And I think that that is going to become complicating for him if this is just a daily coverage, and it will be. It's going to swamp him.

The other thing that I would point out that happened since the election, according to "The Washington Post," his foundation was -- basically admitted self-dealing and violating the law in that respect. That's...

CUOMO: We have Dave Fahrenthold on today. He did the reporting on that.


CUOMO: And he's coming on to say what he found and didn't find on the foundation. His thing that he has working for him and against him at the same time is the lack of information. Right?

These are all privately held concerns. Trump doesn't run a public company, so there are no public filings.

So, he has put out no information. That's what the tax returns were a metaphor for. Do you think that, at some point, he's going to have to put out information or one of his kids will have to open the books, at least to a select congressional committee who will -- because they do have oversight over this. Even the Democrats, not in power, will have investigative authority. Do you think that happens at some point? That some information from the president of the United States will have to be offered?

LOUIS: If he allows it to go that far. I mean, it really is, you know, the joke is that this is a full employment bill for investigative reporters. There are so many conflicts. There are so many businesses. There's so much to look into. And every day that the transition team and the Trump Organization refuse to make any of his available, more people will find more stuff.

And it's not just the investigations and the bad press that can follow it. It's not just even the congressional investigations, but there could be lawsuits. You know, there's even a possibility, you know, because his name is plastered on so many buildings all over the world, that they become terror targets.

There are huge, important questions that surround all of this stuff. And it's not just a matter of whether or not the president-elect gets to make money for his family any more. It's really sort of a big deal and can end up hampering almost everything that he tries to do following the inauguration.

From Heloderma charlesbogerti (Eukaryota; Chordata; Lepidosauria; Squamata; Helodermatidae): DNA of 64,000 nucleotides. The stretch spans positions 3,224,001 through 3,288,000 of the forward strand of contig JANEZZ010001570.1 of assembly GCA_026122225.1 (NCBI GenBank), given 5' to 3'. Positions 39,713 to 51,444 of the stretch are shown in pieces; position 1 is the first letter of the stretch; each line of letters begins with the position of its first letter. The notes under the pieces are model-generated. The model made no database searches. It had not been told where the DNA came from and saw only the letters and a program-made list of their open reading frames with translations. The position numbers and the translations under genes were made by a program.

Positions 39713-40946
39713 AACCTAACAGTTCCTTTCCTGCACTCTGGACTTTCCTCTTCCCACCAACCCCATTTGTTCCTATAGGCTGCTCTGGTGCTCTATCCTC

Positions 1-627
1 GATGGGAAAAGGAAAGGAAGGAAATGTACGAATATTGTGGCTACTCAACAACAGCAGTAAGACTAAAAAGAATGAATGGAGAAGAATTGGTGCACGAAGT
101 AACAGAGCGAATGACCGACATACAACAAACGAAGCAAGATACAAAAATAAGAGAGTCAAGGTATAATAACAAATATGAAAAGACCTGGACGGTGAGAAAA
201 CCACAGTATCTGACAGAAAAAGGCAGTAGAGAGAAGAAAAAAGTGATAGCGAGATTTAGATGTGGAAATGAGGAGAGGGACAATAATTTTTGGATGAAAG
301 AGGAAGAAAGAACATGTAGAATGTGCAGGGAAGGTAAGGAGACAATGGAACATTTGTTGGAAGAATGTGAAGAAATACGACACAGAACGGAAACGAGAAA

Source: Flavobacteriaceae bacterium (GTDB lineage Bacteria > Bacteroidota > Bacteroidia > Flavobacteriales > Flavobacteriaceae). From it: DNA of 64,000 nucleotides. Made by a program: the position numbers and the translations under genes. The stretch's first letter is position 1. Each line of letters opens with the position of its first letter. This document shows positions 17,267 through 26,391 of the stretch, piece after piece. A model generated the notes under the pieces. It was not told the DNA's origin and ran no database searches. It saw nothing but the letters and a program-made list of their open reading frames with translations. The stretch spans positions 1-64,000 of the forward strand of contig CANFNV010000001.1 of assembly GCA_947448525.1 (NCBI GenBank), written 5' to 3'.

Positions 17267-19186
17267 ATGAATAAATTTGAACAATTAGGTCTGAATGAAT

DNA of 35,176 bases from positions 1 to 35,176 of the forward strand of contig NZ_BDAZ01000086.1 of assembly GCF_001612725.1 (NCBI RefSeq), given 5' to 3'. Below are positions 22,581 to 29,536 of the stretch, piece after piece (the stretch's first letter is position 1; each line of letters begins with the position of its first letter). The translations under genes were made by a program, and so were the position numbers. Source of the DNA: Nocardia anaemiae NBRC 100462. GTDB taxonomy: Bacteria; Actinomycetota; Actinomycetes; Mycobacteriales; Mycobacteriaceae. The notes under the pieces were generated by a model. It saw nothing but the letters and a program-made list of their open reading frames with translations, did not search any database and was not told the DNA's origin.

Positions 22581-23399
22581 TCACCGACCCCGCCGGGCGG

MURRAY: This is sort of an ironic blind spot for Donald Trump, because he did make the case that, regardless of whether anyone was going to press any charges against Hillary Clinton, regardless of whether she did anything that ran afoul of legal boundaries, she was crooked and it looked bad; and you shouldn't be allowed to do it; and drain the swamp.

And now he's saying, "Well, there is no rule that says that I am subject to conflict of interest laws. And so who cares how it looks, because I'm allowed to do that."

And so you can -- you can go on like that from a legal standpoint for a while, but I do think you've already seen some Republicans in the House fire off warning shots, saying, "Look, this doesn't look great." So I think you need to start taking a look at how you're going to handle this.

You asked him about Jared Kushner. One of the big open questions. His son-in-law. What will his son-in-law's position be in the White House? What did he tell you?

HABERMAN: So his -- his son-in-law is exploring the possibility of joining the White House, which his son-in-law is said to believe will be legal, based on the conference he has done. I haven't spoken to a single ethics lawyer who thinks that would be permissible under the anti-nepotism laws.

[06:20:18] CUOMO: Why? If it's a White House position, not a cabinet position, not a government position? HABERMAN: Because it still applies, the anti-nepotism law, and it's very clear whether it's son-in-law, daughter-in-law, father-in-law. It's very clear.